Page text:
Roe

What an experience dining at Roe!

It was an amazing 2.5 hour slow-food adventure that I wished would never end!

I did not even know of Roe’s existence until I stumbled on its great reviews on OpenTable’s Portland restaurants and reserved a table.

Roe was very secretive.

From the street, one would not be able to locate the restaurant at all.

It was tucked at the back of Block and Tackle.

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We checked in at Block and Tackle; and the hostess had us waited at the kitchen seating of Block and Tackle since we arrived earlier than our reservation.

I was nosing around and found the secret entrance behind the curtain to Roe.

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Isla Manila

I had to experience “Flip-sum” for myself — so a trip to Northgate was a must.

Inside a small strip mall was Isla Manila Bar and Grill.

WP_20140730_12_35_33_ProFor $20, it was all-you-can-eat Filipino food served in small steamer size dim sum serving and a great variety of food.

Soup was included and served on the side, along with fried dishes such as lupia and fried chicken.

Dessert was also part of the all-you-can-eat.

The sunny afternoon we were there, we had 11 dishes to choose from; and of course, we got one of each to try everything!

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Sushi: The Global Catch and Il Corvo

Sushi: The Global Catch

The documentary presented the dilemma caused by increasing popularity of sushi around the world.

The first third to half of the movie was a little unfocused: started with interviews with famous sushi chefs in Japan and sushi chef apprenticeship; Tsukiji fish market auction and interviews with the auctioneers;  how the fish wholesaler picked fish, their skills and knowledge.

There was a part about traditional knife making; and a part on the history of Japanese Airlines when they used to import fish to Japan for sushi because they were carrying empty cargo back to Japan from foreign destinations.

The movie also followed fishermen, showcasing the different fishing method: line versus net.

From there on, the movie finally landed in the discussion of overfishing blue fin tuna, and its effect on the ecosystem.

There was the attempt internationally to limit tuna fishing but unfortunately seemed like the policing ability was low so illegal fishing were still prevalent.

There were interviews with entrepreneur farming blue fin tuna in the ocean using baby blue fin tuna, making the argument that it was more sustainable than current fishing practice.

However, this method did not address the fact that baby fish were still required and the fish were not living in their natural state and environment as they were netted or caged in.

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Arashi Ramen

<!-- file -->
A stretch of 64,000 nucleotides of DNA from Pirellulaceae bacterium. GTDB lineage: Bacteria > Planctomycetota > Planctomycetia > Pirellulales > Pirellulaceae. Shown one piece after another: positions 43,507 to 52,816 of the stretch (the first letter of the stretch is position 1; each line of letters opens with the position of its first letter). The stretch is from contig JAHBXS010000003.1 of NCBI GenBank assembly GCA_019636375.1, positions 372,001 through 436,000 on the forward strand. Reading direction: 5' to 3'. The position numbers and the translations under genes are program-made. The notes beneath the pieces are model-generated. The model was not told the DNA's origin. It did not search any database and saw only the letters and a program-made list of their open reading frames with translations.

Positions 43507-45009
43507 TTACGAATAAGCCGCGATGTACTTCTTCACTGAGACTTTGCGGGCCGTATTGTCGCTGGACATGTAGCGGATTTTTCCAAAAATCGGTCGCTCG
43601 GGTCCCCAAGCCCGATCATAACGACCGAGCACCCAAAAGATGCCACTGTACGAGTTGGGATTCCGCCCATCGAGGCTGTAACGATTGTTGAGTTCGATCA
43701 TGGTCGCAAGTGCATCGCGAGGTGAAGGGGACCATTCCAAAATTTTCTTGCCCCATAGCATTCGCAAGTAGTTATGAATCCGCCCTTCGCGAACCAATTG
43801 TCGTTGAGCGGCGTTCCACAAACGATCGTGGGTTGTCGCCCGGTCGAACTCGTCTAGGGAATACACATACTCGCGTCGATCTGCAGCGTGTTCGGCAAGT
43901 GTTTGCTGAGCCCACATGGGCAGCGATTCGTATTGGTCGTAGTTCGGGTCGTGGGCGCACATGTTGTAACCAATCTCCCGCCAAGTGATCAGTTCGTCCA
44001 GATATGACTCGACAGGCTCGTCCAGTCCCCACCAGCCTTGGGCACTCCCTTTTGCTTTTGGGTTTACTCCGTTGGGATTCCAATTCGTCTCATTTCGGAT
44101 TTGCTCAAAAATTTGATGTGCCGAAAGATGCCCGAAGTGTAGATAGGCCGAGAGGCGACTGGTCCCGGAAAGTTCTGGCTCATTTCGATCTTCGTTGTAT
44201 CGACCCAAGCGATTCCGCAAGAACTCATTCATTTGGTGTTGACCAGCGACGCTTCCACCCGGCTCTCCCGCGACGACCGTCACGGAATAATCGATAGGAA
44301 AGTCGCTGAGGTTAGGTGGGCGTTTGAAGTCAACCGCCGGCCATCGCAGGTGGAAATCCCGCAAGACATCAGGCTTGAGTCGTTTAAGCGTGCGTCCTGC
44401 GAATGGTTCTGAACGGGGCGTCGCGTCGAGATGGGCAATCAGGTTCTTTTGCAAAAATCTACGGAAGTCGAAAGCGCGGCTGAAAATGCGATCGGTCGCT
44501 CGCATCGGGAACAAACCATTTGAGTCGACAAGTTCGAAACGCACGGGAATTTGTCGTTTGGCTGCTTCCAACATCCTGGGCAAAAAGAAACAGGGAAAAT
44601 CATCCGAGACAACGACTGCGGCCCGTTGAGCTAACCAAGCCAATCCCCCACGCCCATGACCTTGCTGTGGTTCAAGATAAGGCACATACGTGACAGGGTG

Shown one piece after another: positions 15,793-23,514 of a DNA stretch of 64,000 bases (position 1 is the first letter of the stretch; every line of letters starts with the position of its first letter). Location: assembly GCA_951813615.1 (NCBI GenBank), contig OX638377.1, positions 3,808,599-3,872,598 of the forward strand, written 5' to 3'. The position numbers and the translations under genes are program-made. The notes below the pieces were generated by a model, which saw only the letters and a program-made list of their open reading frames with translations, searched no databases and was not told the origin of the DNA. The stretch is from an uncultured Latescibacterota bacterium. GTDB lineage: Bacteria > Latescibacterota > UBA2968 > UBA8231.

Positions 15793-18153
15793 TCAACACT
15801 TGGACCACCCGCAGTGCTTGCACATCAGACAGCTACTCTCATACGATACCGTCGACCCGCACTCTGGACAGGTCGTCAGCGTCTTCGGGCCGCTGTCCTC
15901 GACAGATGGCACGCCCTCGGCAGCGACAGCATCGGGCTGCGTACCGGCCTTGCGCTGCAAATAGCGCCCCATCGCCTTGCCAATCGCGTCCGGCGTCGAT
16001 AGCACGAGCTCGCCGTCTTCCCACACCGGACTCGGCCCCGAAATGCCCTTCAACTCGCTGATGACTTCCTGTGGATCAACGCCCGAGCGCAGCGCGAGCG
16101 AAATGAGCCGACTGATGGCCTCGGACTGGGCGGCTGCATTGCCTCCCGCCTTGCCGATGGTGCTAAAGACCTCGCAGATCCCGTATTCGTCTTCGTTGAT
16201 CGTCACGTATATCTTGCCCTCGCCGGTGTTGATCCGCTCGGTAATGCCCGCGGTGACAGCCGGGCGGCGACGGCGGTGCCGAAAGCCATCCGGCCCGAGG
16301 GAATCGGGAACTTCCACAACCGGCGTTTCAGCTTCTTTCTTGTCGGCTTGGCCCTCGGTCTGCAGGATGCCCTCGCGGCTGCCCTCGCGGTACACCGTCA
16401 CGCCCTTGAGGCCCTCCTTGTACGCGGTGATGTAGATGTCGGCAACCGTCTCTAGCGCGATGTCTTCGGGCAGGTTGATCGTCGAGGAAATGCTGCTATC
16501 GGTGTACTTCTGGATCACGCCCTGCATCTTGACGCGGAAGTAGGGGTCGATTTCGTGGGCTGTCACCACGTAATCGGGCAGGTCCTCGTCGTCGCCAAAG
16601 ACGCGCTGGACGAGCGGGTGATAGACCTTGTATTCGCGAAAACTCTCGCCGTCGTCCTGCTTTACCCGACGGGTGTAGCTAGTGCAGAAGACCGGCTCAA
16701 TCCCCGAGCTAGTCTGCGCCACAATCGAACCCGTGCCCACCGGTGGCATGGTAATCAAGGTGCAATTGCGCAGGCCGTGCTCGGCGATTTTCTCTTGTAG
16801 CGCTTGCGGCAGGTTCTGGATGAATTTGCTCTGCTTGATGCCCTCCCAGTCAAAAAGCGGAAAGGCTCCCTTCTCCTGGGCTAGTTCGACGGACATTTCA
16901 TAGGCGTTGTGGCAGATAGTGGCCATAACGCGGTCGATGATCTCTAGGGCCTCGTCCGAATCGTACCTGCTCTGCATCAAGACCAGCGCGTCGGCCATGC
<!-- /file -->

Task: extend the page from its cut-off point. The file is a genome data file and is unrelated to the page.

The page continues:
On the main street of Southcenter Parkway, the new Arashi Ramen was in a strip mall with its “Grand Opening” sign visible.

WP_20140914_12_10_57_ProI loved the décor inside the restaurant — simple with many wood details that made the place comfortable and elegant.

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On the menu, there were appetizers and a few different ramen to choose from.

All the ramen was made with the tonkotsu, pork bone soup base.

It was touted that Arashi Ramen had hired a Japanese chef to prepare their broth.

With my party, we had the honey garlic chicken karaage for appetizer.

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The only difference between this and the regular karaage was the drizzle of I believe, honey garlic sauce.

Unfortunately the extra flavor impact was minimal.

The karaage were marinated well but was not as crispy as I liked them — the dish was so-so.

We had 3 different ramen to try.

First was my friend’s shio ramen.

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Portland Food Find – Hot Lips Pizza

My longing to visit Portland was finally fulfilled!

Although we had been to Portland many times, we had not done much touristy activities.

This time we drove along the Columbia River historic scenic drive, and it really was gorgeous.

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SOMM and Fuji Sushi

I loved this documentary about the journey to become Master Sommalier!

The movie followed 4 characters closely when they began to prepare for the certification examination for Master Sommelier diploma, the highest of all professional credential.

According to the website, in 40 years since the establishment of the Court of Master Sommelier as the international examination body, there were only 219 people who had become master sommelier.

There were 4 levels of certification for sommeilers, starting from intro, to certified, to advanced then master; this movie focused on the last step.

The exam consisted of 3 parts: written theory, tasting and service.

For the theory part, the characters in the movie indicated that the examiner could ask any obscure questions on anything about wine geography, production, storage, grapes, international wine laws, distillation methods of different liquors and even knowledge on cigar (seemingly unrelated to my layman’s eye).

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